I have been recommending to friends a little book recently published by the Cambridge University Press: The Survival of English, by Mr. Ian Robinson, who lectures in the English department at Swansea University.
It is written with great wit and vehemence. Much of it is highly opinionated. But Mr. Robinson's main point seems to me to be valid: that the decline in the accuracy and sense of style with which the English language is now publicly used is central to the decline of English civilisation. I anguage, he argues, is not just a code we use to communicate with each other. lt is a living, creative thing: 'In the beginning was the Word.' Words shape our ideas. attitudes. customs, beliefs. They heighten our emotions and direct our moral responses. If words are publicly used without respect for their intrinsic meaning, or without any sense of their aesthetic value, the realities they express are correspondingly diminished.
Mr. Robinson argues with great force that recent translations of the Bible, and other Christian documents, have undermined faith in God; that misuse of language by politicians like Mr. Wilson and Mr. Heath have undermined public confidence in the political system, and weakened our self-respect as a nation; that the decline in linguistic accuracy of such newspapers as The Times have diminished the perception of the world they convey to their readers, and that the invasion of literature by pornography is destroying our capacity to feel, and respond to, the finer emotions.
lf, he maintains, language is creative, and its proper use can help to mould institutions, to raise moral standards, to make us,. collectively, more civilised and, individually, better human beings: so, by the same token, the devaluation of language can inflict enormous damage on the quality of life. and lead to a deterioration of public and private behaviour.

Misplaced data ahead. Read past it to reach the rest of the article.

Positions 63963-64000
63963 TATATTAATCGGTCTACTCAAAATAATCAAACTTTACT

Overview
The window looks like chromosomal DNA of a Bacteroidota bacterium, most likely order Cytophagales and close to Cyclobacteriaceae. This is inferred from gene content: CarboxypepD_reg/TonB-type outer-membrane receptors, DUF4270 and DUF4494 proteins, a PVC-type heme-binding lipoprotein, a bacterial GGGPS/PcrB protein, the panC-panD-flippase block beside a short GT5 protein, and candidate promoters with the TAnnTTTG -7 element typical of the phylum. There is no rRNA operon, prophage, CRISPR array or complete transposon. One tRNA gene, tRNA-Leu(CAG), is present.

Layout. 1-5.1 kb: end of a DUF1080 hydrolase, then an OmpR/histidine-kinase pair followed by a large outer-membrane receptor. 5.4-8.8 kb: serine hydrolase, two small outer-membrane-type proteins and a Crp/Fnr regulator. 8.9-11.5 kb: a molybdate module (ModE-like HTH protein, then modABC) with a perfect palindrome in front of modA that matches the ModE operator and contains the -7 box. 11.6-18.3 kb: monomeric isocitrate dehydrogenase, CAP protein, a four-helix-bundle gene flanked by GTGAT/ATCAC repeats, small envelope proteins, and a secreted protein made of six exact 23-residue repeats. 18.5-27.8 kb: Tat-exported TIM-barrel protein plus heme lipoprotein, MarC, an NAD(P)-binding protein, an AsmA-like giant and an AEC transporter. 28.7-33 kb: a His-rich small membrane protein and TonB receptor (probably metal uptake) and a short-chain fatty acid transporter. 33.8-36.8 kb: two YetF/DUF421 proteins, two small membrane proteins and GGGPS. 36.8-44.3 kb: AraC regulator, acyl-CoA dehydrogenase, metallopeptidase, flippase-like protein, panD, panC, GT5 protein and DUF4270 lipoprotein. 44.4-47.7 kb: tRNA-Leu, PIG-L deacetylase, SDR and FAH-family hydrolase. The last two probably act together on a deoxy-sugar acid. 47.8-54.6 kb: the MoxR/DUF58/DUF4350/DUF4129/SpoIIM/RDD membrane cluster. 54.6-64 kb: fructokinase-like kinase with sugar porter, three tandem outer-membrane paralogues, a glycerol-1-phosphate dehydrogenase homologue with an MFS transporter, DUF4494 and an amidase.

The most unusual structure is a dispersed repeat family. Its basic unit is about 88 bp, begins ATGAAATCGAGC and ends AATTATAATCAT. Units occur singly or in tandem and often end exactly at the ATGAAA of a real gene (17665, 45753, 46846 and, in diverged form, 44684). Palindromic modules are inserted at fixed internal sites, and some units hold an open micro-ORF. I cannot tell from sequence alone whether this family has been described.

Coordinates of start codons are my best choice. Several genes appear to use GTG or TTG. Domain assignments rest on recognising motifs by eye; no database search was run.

This argument has particular relevance to Christians today, for the language in which our religion is publicly conducted has been revolutionised, Mr. Robinson suggests that the way in which the Bible has been re-translated, in both Anglican and Catholic versions, reflects a diminution of faith in those who carried out the translations, and that their usc will, in turn, lead to a further loss of faith.
I would add a further point. There is a common assumption today that public documents and utterances, be they political speeches, or sermons, or readings from the Bible, or newspaper articles, or novels, should come as close as possible to the everydi ■ language of ordinary people.
I believe this to be a terrible fallacy. The essence of everyday language is that it is commonplace, inarticulate, inaccurate and lacking in style. It is so because the subjects it deals with are trivial.
If we are dealing with vital subjects — great political issues, high themes in literature, above all religious belief and moral conduct — it is essential that the language should be, not commonplace, but special. It should use the full resources of grammar. syntax and vocabulary. It should seek, not to depress the theme to everyday levels of conversation, but to elevate it to its true and natural importance.
The story of Pentecost. as I understand it, is not so much that the Apostles were granted the gift of speaking foreign languages, hut that the huge theme they were seeking to convey suddenly enabled them to speak in an extraordinary manner.
The Holy Spirit breathed into them; they were 'inspired': and, in turn, they were able to inspire those who heard them — not because their language was commonplace but, on the contrary, because it was astonishingly new. Nothing like it had been heard before, and those who listened felt themselves elevated, and so changed.
In short, language, on great issues, should not be a reflector of ordinary speech but an intrinsic source of illumination: 'the true light, which lighteth every man that cometh into the world'.